Weirdness of Experiment

My job in ops has always been to keep things running. I never considered myself “working in software”, but have recently begun embracing the fact that I do. What I accomplish as an operations and infrastructure engineer is part of the system, it isn’t dislocated from its composition.

Relatedly, I have been considering the nature of the experiment in Chaos Engineering. How continuous verification is becoming a crucial part of the complex systems we build because there really is no end. Developing a software system isn’t just about writing it, it’s also every bit as much about running it. Unless there is some kind of evil catastrophic end-game planned from a volcano island hideout, most of us want to keep them running.

I’m big on experimental music. You probably know what I mean when I say that, but you might not because genres, in general, are horrible overgeneralizations. Similarly, after the composer John Cage had written his “silent piece” in 1952 (see also Living 4’33”), he seemed to have a struggle with the concept of calling the music composed by him and others he admired experimental.

In science, we often think of an experiment as a method to (dis)prove a hypothesis. We perform experiments to answer a question or assertion, often during the process of reaching an end goal. To Cage, this implied that calling something an “experiment” meant it was not complete, not finished. That there is a final state determined by products of the experimentation, and he thought that his (and others’) music was complete when performed. There was no “final state” that was decided as a result of an experiment either succeeding or failing, if it was itself called experimental.

Cage revised this view, however. He began embracing the term and actually ended up preferring it. The reason for this is the way he evolved to think about the context of sound. At the beginning of the decade, he experienced an anechoic chamber (an “echoless” room) and the non-presence of total silence, because he could hear both high and low sounds — explained to him by the engineer as his nervous system in operation and blood circulating, respectively. Whether or not that is physiologically probable, he had the now famous revelation that it is impossible to remove sound completely. 4’33” and an entire philosophy about the nature of sound and silence in music was not far behind.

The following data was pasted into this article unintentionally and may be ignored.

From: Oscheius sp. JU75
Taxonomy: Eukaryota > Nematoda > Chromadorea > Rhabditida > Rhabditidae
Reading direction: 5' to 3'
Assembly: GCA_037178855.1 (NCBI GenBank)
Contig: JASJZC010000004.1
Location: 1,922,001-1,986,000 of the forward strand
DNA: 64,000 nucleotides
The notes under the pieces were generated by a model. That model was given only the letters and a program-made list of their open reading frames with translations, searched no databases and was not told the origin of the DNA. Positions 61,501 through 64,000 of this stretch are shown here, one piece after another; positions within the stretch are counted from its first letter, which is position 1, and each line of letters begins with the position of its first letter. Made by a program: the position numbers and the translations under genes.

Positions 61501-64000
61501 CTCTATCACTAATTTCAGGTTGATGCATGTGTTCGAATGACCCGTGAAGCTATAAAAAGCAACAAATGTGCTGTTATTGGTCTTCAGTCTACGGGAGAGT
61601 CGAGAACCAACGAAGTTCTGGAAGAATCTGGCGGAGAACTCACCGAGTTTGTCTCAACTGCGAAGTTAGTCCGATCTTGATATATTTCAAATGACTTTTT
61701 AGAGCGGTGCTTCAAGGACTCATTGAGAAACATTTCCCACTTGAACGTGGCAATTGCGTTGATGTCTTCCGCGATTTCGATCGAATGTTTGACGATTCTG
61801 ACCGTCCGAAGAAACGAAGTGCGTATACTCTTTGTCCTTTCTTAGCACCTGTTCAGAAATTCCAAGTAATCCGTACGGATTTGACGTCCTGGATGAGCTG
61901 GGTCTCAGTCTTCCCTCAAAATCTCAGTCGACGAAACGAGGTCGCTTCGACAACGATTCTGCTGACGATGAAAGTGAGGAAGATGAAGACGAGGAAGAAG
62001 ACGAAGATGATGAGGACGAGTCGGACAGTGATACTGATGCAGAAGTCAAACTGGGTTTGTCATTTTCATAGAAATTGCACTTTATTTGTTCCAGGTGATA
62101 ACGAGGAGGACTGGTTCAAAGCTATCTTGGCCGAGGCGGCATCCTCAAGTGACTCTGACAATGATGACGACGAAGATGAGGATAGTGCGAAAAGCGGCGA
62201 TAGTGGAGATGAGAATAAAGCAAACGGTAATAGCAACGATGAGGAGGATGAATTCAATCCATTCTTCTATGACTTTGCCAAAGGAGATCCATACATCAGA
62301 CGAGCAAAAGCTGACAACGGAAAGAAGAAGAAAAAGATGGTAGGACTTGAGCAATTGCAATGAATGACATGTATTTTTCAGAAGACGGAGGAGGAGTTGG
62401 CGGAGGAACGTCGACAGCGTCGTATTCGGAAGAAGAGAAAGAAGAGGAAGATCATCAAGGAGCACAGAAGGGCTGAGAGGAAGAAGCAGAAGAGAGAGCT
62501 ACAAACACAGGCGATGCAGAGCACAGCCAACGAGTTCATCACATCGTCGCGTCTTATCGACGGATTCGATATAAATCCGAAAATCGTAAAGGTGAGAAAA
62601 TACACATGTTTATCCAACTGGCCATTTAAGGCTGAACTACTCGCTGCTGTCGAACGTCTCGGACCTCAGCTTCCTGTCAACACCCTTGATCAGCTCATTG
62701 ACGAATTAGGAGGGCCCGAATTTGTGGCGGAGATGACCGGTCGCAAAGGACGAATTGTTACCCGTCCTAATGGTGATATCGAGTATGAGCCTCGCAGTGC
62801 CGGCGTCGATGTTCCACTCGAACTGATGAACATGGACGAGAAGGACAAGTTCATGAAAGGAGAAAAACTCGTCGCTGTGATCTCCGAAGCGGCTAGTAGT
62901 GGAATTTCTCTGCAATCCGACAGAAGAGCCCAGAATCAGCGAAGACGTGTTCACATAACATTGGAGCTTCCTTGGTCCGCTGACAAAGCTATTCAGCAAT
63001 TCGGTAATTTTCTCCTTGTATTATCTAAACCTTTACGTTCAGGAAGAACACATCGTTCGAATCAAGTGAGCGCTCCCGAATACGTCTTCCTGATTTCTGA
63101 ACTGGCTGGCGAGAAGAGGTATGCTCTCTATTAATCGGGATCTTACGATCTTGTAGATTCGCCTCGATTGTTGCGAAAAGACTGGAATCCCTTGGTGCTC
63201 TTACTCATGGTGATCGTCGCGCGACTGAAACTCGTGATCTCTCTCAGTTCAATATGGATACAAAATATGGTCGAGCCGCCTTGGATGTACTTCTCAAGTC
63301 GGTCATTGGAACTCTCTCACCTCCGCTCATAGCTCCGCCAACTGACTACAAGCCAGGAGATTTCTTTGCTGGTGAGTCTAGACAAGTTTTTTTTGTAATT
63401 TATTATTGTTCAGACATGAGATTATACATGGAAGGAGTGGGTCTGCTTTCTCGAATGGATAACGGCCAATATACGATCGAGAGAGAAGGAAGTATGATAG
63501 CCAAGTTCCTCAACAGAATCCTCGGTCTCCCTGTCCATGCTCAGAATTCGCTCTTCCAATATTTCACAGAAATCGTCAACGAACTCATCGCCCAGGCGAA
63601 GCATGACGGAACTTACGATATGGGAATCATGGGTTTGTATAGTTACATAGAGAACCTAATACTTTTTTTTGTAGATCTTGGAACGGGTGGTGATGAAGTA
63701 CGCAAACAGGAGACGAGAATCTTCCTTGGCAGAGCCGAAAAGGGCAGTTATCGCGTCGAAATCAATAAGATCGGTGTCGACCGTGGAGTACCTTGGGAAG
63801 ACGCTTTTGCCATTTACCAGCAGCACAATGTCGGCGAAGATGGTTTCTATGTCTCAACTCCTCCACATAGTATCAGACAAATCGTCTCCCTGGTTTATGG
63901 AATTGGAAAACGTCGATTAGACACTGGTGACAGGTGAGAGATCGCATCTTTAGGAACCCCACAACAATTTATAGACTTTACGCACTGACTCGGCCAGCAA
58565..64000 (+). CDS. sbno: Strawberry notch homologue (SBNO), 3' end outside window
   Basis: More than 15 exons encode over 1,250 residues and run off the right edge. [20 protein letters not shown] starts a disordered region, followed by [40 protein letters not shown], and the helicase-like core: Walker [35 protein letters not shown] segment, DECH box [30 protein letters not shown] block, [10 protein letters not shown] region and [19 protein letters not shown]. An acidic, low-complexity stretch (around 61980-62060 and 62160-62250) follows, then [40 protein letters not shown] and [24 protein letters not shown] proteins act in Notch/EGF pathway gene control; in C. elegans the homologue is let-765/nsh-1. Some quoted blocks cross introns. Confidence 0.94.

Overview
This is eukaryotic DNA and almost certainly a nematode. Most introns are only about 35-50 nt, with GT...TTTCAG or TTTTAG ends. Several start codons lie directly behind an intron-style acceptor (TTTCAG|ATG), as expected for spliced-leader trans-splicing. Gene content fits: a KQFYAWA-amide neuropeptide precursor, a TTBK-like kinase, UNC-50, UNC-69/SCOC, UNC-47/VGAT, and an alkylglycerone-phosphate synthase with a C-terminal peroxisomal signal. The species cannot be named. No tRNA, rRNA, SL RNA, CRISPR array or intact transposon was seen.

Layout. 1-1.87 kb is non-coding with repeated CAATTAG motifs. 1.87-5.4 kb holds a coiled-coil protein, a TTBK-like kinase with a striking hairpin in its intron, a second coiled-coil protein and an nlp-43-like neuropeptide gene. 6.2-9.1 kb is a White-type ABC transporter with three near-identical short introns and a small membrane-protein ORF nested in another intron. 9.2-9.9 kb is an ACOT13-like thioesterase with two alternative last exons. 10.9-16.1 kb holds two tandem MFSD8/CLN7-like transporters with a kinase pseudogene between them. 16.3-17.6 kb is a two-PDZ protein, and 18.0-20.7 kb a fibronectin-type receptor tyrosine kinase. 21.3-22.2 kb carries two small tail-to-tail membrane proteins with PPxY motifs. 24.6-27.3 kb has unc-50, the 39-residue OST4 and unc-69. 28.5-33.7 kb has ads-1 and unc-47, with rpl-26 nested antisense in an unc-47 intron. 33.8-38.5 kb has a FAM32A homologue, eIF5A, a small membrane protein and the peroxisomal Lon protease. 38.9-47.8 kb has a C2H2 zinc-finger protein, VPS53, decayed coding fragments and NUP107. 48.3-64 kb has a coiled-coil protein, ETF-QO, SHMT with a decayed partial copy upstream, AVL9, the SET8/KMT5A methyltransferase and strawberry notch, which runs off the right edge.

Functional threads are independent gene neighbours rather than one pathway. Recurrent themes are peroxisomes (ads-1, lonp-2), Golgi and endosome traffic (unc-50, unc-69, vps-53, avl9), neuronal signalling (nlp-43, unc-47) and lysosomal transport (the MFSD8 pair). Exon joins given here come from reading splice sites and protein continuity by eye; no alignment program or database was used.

To him then, the moniker experimental came to mean that which is undiscovered, because even if a piece of music requires certain sounds, environmental sounds are impossible to predict. This experimental music isn’t about the search for failure or success, but an experience of discovery, where questions become more interesting than answers. When applied to composition, each performance of a musical work is always new and different due to its context and sonic environment. Indeed, it is impossible to know ahead of time any structure of the interpenetrating sounds both intentional and not, themselves independent and unique (whether or not they are consonant). It is in fact in a total state of chaos, each and every time.

When complex systems run, they do so at the hand of indeterminacy and randomness. There certainly is a “steady state”, but it is continuously in need of verification. Just like Cage observing that no performance of a musical work is a repeat, the nature (structure and form) of distributed systems we operate cannot in truth be predicted with any kind of regularity.

So while it is useful to be very specific in defining and running our Chaos experiments, the nature of what we’re doing is more about asking questions and making discoveries, not testing for answers we already think we know or think we can guess. The “breaking things in production” mantra implies we are interested in failure when what we’re really interested in is what was determined and what questions arose, good or bad.


Here are a couple of PDFs taken from Cage’s writing that highlight his viewpoint on the subject of “experimental music” as a title of what he did.

  • Experimental Music: Doctrine (1955) ::: This article, there titled Experimental Music, first appeared in The Score and I. M. A. Magazine, London, issue of June 1955. The inclusion of a dialogue between an uncompromising teacher and an unenlightened student, and the addition of the word ”doctrine” to the original title, are references to the Huang-Po Doctrine of Universal Mind.
  • Experimental Music (1957) ::: The following statement was given as an address to the convention of the Music Teachers National Association in Chicago in the winter of 1957. It was printed in the brochure accompanying George Avakian’s recording of my twenty-five-year retrospective concert at Town Hall, New York, in 1958.

The photo above is the album cover from a release by Craque called Meat Hacker.